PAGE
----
Sealing wax & eKeyboard
camera_lumina at hotmail.com
Wed Jul 16 11:52:28 PDT 2003
"Anything displayed on your screen is visible to the guy across the street
with a TEMPEST detector unless you work in a Faraday cage. "
No, no you have the whole thing wrong. As May recently stated, "crypto is
economics". It's one thing for "them" to set up a camera to look at some
Arab guy's computer down on Atlantic Ave in Brooklyn. It's an entirely
different thing if, by using a virtual keyboard, "they" have to do the same
thing for millions of people. (And in case it's not obvious, the cost
probably won' be in the hardware but in the installation costs, and the fact
that the probability of detection of such efforts is nonzero, thus
nullifying their "investment".) If I have a plan to smash a plane into the
Empire State building, I'll probably work harder to hide it. If I'm sharing
mp3's on Kazaa or whatever and I don't want to have RIAA make an example out
of me, that virtual keyboard may be just right.
The real danger of crypto and, I'd argue, a virtual keyboard in this case,
is that by spending tiny fractions of money we can make it prohibitively
costly for "them" to monitor a large number of transactions. Forget
unbreakability. Forget Faraday cages (you don't have anything that important
to hide anyway). Cheap, easy and scalable is the only way to bumrush this
>From: Sunder <sunder at sunder.net>
>To: Thomas Shaddack <shaddack at ns.arachne.cz>
>CC: Tyler Durden <camera_lumina at hotmail.com>, timcmay at got.net,
>cypherpunks at minder.net
>Subject: Re: Sealing wax & eKeyboard
>Date: Wed, 16 Jul 2003 13:23:02 -0400 (edt)
>Geez! You guys have the DUMBEST ideas ever! For fuck's sake, go and
>RTFA! (For the dumb: READ THE FUCKING ARCHIVES!)
>Anything displayed on your screen is visible to the guy across the street
>with a TEMPEST detector unless you work in a Faraday cage. Failing that a
>hidden pinhole camera, or an RF transmitter attached to your cable -- hell
>these are available for hobbist use right now: x10.com has small devices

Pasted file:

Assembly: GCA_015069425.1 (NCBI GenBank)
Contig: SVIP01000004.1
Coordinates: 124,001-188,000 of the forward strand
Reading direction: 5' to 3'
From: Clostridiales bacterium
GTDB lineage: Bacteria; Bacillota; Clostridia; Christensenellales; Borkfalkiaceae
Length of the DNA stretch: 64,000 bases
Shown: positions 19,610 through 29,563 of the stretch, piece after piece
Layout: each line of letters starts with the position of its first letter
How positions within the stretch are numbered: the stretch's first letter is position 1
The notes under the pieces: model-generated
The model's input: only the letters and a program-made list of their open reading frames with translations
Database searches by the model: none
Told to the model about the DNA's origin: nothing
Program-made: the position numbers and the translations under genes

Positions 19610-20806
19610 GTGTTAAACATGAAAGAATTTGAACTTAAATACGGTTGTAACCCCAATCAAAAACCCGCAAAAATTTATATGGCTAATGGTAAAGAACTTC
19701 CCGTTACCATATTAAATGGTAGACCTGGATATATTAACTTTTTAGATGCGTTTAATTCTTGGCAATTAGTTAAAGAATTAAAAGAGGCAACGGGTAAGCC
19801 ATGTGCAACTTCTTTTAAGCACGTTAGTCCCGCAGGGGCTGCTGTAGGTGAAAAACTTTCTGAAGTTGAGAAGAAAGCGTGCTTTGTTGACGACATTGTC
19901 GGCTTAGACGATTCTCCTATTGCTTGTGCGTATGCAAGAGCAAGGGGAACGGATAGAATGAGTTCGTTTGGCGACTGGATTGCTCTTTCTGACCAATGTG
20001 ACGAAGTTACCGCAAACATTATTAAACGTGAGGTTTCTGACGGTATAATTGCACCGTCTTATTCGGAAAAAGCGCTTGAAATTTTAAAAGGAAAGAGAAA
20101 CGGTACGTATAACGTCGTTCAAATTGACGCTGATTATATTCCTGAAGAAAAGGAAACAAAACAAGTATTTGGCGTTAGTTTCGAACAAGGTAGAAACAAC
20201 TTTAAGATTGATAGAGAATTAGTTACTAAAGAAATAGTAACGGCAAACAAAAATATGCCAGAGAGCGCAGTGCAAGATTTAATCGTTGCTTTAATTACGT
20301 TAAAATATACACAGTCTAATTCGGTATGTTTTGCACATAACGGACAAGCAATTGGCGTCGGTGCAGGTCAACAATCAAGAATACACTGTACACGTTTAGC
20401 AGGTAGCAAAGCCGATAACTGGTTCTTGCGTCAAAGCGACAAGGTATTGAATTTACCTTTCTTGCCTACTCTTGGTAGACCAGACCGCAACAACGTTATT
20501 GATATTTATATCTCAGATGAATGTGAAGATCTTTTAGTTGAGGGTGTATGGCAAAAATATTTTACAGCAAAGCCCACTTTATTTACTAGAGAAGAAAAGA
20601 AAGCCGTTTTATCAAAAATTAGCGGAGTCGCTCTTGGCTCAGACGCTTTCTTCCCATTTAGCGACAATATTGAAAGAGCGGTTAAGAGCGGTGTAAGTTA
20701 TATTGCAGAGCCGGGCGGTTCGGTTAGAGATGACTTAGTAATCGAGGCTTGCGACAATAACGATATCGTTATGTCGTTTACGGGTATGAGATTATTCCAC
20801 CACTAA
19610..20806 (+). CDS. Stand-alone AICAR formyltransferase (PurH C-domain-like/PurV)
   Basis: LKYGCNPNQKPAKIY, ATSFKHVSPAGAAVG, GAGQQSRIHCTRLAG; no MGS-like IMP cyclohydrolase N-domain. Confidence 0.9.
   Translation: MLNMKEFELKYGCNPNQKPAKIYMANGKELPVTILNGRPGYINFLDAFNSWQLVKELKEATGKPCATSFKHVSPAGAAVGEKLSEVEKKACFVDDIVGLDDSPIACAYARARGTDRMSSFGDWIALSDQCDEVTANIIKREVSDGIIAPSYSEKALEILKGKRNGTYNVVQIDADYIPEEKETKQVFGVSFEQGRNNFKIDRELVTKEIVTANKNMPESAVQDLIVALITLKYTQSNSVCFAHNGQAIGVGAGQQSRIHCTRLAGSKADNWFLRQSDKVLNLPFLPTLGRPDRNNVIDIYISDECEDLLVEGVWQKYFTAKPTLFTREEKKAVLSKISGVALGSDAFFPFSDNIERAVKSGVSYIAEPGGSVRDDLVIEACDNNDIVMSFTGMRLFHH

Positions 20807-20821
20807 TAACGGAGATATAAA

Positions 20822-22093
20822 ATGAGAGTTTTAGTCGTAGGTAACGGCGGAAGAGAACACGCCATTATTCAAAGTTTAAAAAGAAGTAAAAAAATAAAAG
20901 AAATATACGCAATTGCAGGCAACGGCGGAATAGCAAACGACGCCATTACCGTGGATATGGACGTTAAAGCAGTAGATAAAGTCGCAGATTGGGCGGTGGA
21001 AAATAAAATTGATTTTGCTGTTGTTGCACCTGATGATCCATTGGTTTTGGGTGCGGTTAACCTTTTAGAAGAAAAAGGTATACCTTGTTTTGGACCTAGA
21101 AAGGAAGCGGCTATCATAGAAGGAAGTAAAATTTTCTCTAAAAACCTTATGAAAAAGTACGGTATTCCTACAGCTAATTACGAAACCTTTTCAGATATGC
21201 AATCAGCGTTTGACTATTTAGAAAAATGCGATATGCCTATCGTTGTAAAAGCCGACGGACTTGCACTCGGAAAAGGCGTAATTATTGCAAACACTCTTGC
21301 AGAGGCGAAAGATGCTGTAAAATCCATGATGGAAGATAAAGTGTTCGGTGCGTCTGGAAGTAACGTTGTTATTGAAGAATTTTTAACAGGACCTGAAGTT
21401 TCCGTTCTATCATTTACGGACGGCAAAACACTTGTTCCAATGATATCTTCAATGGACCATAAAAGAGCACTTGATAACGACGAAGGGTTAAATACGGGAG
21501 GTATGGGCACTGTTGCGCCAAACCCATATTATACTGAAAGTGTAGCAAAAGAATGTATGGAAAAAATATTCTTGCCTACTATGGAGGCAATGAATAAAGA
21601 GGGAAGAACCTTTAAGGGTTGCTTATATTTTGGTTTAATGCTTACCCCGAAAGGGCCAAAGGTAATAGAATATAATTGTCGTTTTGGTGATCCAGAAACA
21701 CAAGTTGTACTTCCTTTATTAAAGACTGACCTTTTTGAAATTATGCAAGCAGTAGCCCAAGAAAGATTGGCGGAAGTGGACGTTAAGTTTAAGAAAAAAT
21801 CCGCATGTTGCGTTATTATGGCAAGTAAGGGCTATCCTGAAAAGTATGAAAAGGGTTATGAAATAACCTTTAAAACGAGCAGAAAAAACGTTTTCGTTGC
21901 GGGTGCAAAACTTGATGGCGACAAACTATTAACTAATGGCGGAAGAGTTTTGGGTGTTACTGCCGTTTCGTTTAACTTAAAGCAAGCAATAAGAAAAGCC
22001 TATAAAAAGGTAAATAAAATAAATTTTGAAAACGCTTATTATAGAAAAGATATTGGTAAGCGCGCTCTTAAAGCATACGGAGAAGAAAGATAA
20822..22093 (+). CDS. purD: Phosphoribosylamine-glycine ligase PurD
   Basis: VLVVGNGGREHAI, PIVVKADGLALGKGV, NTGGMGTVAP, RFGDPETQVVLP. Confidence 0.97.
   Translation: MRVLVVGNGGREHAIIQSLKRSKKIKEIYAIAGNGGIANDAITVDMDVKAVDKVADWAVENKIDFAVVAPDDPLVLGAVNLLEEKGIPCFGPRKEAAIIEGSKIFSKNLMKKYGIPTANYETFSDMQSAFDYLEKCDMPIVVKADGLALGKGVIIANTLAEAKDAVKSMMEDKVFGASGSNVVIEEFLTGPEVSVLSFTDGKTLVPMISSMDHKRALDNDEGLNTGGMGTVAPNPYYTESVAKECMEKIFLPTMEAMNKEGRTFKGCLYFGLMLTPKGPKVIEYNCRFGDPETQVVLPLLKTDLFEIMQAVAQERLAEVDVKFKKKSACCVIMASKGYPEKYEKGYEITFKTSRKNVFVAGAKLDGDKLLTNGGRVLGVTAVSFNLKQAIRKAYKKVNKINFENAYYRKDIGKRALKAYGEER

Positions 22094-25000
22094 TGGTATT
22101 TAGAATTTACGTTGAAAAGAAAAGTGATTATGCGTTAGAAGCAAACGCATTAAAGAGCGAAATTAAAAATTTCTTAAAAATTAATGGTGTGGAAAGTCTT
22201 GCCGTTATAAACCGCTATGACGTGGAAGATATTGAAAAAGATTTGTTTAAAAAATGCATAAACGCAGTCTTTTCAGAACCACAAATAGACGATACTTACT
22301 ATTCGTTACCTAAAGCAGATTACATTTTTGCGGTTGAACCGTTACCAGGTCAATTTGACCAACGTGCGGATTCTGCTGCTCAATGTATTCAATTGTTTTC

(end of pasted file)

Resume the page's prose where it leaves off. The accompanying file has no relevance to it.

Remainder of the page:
>that you can use to broadcast video from one room to another. Getting the
>same done for VGA, XVGA, etc. shouldn't be any harder.
>Using IR or RF is one of the stupidest things you could possibly
>do. Think! IR and RF are detectable from a distance!
>Ok, some IR auth is ok, provided it's in a sealed chamber and no photons
>leak out. i.e. think of a two cylinders, sealed at the ends where the
>cables go, where one fits inside the other... sort of like fiber optic
>cables and connectors. No leaks.
>Direct contact's obviously fine, so long as your alleged attacker can't
>tap into it.
> + ^ + :25Kliters anthrax, 38K liters botulinum toxin, 500 tons of /|\
> \|/ :sarin, mustard and VX gas, mobile bio-weapons labs, nukular /\|/\
><--*-->:weapons.. Reasons for war on Iraq - GWB 2003-01-28 speech. \/|\/
> /|\ :Found to date: 0. Cost of war: $800,000,000,000 USD. \|/
> + v + : The look on Sadam's face - priceless!
>--------_sunder_ at _sunder_._net_------- http://www.sunder.net ------------
>On Wed, 16 Jul 2003, Thomas Shaddack wrote:
> > However, this will work around the keyboard loggers, but will cause
> > development of eg. programs saving the screenshots at the moment of a
> > mouseclick. (Which is definitely more detectable - by storing bulk
> > of data - than just a plain keylogger, disadvantaging the adversary
> > somehow.) Also won't protect against ceiling cams, if they'd have enough
> > resolution to see the screen clearly enough.
> > Couldn't there be some challenge-response device, eg. over IrDA or radio
> > waves or direct contact (eg, iButton DS1955B or DS1957B), which would be
> > unlocked by something like a PIN code? How to avoid the leakage of the
> > and subsequent seizure of the device then?
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